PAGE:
Finding a nearby movie theater with the help of an app, using a maps feature on your smartphone to get where you need to go and “checking in” to a restaurant on social media to score a free appetizer are all helpful and fun features in today’s digital age.
Yet, they all share one worrisome common denominator: the sharing of personal information, including your location.
While many of today’s smartphone features benefit you in the moment, it’s the information left behind that can leave a digital footprint of your habits and interests — and can alert burglars when you’re out of town or give stalkers data to harm someone. The implications and dangers of sharing geo-related information has long been warned about in the media and by government officials, including California Attorney General Kamala Harris and Federal Trade Commission Consumer Protection Bureau Director Jessica Rich, who have urged smartphone users to turn off automatic geo-location services to protect themselves and to be vigilant about sharing sensitive personal data online.
While you may not know it, many of today’s smartphone apps use geo-location services to collect demographic data. Be mindful of these three tips to protect yourself and your identity.
Turn Off GPS
If you’re not using an app that needs your location, such as Apple Maps, turn off your smartphone’s GPS feature, and only turn it on when you immediately need it. This includes GPS for all apps, as well as your smartphone camera.
Be wary about using apps that require your location to work, including Grindr and Find My Friends, an iOS app which allows your contacts to see your location in real time. Apps like these have been used by everyone from jealous exes to concerned parents to spy on their former or current contacts. For additional security, providers such as LifeLock combat fraud in cases of identity theft based on location sharing and data breaches.
Be Mindful of Sharing
If you want to share content online and also tie it to a location, first consider whether you’re OK with alerting others online to possible patterns or trends regarding the locations you visit. If you still want to share the location, consider doing so once you’re back home to protect yourself from robbery, or once you’ve moved away from the location to protect yourself from criminals or stalkers.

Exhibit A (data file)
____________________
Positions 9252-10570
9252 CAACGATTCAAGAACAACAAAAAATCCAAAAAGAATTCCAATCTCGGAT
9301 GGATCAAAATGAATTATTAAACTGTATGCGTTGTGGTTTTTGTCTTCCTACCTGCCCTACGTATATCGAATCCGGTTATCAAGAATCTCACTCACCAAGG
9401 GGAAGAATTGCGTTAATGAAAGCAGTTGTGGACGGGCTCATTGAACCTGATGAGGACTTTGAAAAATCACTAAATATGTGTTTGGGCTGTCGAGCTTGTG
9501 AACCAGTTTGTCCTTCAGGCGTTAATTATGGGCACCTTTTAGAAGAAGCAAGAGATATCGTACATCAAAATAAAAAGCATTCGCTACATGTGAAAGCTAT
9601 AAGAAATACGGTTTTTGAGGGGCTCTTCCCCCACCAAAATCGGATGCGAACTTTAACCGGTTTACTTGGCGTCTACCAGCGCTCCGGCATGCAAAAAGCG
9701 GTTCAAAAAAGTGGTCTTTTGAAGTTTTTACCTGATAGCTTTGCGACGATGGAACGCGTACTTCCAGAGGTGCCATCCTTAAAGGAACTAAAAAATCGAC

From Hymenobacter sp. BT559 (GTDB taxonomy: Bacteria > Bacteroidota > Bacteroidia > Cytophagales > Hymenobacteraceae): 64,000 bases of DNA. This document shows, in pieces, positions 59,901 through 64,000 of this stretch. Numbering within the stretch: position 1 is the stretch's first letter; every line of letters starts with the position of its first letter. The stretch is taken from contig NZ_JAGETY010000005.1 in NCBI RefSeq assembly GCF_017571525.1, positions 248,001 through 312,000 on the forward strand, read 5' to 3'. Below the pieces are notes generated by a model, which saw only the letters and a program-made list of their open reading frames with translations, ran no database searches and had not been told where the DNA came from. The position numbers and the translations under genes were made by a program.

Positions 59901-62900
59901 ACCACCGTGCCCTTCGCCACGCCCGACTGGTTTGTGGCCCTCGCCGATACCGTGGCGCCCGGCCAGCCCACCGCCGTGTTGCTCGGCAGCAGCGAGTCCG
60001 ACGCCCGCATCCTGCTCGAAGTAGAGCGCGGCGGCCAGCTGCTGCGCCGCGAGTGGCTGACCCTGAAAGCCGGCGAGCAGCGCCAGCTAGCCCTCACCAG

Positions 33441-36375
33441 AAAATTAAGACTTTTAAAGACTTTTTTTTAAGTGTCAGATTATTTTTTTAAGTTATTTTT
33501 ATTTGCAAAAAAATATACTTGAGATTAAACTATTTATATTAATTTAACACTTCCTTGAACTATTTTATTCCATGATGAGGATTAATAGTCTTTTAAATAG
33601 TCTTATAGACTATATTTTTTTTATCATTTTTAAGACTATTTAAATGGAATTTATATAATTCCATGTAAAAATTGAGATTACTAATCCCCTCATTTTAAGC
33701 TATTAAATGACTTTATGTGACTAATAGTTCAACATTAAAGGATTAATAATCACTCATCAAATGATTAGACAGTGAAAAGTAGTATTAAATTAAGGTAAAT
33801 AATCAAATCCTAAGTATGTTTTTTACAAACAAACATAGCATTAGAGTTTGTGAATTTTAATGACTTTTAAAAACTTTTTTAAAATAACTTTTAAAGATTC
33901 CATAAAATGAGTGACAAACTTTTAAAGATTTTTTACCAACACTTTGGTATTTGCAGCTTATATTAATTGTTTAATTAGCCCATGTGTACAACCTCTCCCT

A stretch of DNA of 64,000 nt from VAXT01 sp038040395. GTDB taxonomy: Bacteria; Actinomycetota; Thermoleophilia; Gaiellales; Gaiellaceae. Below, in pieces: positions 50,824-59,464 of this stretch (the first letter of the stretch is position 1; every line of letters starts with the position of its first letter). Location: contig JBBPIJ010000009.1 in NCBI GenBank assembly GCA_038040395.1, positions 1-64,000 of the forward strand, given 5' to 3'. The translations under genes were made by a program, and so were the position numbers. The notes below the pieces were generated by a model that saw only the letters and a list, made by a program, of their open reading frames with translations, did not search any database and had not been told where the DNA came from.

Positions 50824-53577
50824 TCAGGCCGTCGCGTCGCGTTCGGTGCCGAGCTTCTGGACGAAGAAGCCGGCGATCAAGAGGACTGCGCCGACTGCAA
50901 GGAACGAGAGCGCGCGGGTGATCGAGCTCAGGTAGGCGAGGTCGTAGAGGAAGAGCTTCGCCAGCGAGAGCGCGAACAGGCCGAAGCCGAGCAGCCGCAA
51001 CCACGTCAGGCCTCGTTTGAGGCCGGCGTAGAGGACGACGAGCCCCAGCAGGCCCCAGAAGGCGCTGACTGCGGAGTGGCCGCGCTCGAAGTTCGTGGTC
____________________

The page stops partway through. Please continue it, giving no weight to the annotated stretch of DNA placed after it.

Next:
Some apps have varying privacy settings that allow you to share your location only with specified users. Carefully read the terms of agreement of each app you use to only share your location with people whom you trust.
Protect Yourself, Protect Others
Besides taking steps to keep your own privacy secure, consider the safety of children and friends who are also connected to your networks and who might be featured in the content you’re sharing. While you may feel safe and secure about alerting the world about your location, it can be disrespectful and dangerous to share the location of minors, those who work to limit their presence online and those who simply don’t want their location shared. Always ask permission before you share a location.
Any photo or video you are tagged in online may be shared as well, which makes it imperative for you to be aware that any digital content you’re featured in may be used for purposes of which you’re not always fully aware. Truthfully, only get in on that selfie shot if you trust the person and know your location will not be shared without your permission.